The cost of the FDOT project is $4.7 million, and the contractor on the job is Fort Lauderdale-based Conalvias USA. Final inspections are expected soon and then the Big Cypress National Preserve will open it to the public and operate this recreational access point in Collier County, May said.
"FDOT is just finishing this project that included widening and resurfacing the facility's roadway, making drainage improvements, and adding intelligent transportation system components as well as cable barrier on I-75 in this area," she said.
Expect the new access point for boating and fishing on the nearly 10 miles of L-28 canal to be open by the end of March, said Pedro Ramos, superintendent for Big Cypress National Preserve. Because the exit ramp is accessible only from I-75's westbound lanes, motorists coming from Collier County will have to exit at the Miccosukee service plaza at mile marker 49, turn around, and drive westbound on the Alley about a mile or so to use it, Ramos said.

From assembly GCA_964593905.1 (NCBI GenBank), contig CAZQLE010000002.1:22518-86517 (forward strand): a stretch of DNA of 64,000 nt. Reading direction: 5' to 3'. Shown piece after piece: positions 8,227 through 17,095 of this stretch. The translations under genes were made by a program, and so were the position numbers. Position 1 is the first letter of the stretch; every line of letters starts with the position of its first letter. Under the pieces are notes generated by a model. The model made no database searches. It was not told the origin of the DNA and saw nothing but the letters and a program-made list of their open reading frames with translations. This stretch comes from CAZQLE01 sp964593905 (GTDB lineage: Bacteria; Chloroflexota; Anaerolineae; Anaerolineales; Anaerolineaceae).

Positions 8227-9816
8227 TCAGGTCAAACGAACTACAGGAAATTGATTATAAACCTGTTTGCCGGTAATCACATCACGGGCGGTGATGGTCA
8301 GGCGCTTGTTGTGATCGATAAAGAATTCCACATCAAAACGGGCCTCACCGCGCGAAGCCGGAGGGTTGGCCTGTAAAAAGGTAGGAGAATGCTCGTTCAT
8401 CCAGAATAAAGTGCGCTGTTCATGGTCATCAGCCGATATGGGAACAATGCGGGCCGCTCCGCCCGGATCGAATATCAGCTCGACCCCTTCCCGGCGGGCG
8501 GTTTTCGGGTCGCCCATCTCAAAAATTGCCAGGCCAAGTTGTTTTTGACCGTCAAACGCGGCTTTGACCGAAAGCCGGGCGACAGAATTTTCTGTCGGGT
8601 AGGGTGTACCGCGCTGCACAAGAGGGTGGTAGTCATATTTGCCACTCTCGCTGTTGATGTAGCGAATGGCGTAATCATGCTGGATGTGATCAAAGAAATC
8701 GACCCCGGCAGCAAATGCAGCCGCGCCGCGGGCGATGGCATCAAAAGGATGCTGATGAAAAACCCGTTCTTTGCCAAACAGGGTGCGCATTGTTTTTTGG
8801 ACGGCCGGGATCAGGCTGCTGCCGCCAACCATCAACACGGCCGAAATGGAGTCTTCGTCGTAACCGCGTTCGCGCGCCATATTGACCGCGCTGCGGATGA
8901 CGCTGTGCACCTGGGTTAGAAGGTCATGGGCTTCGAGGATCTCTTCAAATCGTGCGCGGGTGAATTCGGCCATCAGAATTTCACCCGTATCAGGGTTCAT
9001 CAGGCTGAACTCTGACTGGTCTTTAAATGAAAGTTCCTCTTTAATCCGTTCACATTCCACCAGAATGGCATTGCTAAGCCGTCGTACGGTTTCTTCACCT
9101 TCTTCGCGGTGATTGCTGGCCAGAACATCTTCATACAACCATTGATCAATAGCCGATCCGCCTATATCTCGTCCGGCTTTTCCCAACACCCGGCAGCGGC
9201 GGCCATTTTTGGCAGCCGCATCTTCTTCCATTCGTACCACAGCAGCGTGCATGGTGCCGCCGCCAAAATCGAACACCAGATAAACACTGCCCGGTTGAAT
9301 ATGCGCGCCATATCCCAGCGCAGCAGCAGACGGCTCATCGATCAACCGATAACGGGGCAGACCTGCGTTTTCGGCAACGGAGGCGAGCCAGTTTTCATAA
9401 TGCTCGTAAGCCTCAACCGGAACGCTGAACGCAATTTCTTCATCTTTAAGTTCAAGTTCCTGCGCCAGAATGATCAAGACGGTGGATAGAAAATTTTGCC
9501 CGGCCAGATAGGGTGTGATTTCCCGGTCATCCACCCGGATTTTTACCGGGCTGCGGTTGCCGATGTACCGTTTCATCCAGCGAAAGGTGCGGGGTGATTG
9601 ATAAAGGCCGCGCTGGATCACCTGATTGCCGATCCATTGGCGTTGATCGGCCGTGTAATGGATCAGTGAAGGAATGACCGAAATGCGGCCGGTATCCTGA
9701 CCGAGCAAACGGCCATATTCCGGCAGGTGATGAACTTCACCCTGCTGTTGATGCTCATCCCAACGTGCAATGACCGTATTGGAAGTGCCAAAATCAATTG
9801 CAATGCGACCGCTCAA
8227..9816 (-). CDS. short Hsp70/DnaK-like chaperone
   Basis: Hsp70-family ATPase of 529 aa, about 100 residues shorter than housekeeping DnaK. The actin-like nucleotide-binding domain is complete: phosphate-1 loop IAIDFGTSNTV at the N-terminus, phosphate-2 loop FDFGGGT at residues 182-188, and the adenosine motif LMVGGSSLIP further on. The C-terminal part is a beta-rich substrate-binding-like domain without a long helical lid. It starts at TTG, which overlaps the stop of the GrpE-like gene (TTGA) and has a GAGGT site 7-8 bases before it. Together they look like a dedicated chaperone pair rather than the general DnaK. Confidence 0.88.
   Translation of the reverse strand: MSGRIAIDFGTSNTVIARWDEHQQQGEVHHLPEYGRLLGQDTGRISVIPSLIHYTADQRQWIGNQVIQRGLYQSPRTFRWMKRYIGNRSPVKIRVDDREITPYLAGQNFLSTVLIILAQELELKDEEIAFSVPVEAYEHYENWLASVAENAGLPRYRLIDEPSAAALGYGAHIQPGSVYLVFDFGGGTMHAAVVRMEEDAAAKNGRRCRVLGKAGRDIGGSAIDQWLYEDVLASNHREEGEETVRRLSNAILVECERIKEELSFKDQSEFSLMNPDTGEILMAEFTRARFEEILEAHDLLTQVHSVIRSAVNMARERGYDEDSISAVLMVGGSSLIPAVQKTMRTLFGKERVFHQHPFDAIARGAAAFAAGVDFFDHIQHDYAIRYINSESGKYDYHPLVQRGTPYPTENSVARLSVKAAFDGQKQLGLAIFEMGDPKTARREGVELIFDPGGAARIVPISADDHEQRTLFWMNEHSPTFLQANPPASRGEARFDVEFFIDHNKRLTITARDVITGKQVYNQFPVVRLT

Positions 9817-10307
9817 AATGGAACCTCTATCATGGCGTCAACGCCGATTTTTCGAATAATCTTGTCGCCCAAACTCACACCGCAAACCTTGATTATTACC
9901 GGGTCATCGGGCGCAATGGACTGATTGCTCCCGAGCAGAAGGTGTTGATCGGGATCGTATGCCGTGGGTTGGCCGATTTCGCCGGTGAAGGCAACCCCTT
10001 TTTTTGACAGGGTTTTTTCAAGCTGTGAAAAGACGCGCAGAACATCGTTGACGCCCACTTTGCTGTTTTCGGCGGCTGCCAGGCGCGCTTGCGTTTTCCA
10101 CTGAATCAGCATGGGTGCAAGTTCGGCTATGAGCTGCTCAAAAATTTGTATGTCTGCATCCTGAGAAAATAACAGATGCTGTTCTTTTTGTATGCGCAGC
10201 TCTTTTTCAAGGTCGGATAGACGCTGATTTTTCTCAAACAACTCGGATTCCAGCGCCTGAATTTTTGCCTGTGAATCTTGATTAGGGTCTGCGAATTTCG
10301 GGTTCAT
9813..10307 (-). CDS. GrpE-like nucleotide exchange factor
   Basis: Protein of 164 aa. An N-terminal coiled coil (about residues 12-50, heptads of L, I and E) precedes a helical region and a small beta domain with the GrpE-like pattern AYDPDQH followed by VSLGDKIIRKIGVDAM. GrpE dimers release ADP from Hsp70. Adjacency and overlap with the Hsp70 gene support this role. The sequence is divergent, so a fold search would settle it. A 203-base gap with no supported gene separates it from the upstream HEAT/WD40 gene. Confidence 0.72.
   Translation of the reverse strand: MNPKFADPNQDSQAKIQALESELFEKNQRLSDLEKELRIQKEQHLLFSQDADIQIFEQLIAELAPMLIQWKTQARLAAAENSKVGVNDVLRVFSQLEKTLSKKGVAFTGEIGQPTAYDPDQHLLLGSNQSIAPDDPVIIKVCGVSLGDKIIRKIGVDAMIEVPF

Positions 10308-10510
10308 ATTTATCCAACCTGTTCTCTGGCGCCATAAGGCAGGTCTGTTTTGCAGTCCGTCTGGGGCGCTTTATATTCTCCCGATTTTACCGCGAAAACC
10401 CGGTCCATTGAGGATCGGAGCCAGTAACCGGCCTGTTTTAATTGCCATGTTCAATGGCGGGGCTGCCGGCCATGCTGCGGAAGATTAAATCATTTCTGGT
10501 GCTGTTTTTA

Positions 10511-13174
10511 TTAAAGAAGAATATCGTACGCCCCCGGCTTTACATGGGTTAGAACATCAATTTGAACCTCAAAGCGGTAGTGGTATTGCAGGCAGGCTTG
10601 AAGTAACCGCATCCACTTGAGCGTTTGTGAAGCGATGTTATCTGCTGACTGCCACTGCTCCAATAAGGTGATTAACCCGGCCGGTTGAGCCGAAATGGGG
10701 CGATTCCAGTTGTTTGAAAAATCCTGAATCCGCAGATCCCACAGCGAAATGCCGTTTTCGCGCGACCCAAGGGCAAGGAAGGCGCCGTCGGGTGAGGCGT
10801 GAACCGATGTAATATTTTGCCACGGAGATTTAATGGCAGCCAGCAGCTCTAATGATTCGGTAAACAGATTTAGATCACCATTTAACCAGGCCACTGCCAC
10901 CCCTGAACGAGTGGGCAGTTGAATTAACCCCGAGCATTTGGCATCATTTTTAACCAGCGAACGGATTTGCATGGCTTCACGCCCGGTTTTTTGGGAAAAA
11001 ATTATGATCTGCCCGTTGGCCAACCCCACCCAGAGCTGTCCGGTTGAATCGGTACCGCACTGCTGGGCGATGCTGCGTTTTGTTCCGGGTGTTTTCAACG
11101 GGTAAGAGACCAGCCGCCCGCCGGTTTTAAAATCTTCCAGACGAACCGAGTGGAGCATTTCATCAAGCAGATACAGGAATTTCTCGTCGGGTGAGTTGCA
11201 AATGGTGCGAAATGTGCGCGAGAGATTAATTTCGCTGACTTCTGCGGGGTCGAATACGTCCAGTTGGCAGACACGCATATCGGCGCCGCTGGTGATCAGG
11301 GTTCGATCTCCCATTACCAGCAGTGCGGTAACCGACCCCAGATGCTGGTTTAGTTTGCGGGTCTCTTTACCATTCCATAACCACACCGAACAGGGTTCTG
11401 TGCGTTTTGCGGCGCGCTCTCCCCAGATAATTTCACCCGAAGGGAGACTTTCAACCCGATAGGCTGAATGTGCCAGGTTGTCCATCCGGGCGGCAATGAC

"It makes it a lot easier than before to put in boats for recreational purposes," he said.
The new project provides the third of three required access points to the national preserve as designated by a Congressional act, Ramos said. Other I-75 access points are at the full rest area at mile marker 63, and farther west at mile marker 71, which does not provide any services or facilities, he said.
"We are excited about it because it will meet the requirements of the law, but, most importantly, it will provide a safe way to get off the highway at that location so that Floridians and those from other states and perhaps other countries can enjoy that area of the preserve that belongs to all of us in this country," Ramos said.
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"In the Know" is published Mondays and Wednesdays in the Naples Daily News. Find a complete archive of "In the Know" columns at naplesnews.com/intheknow.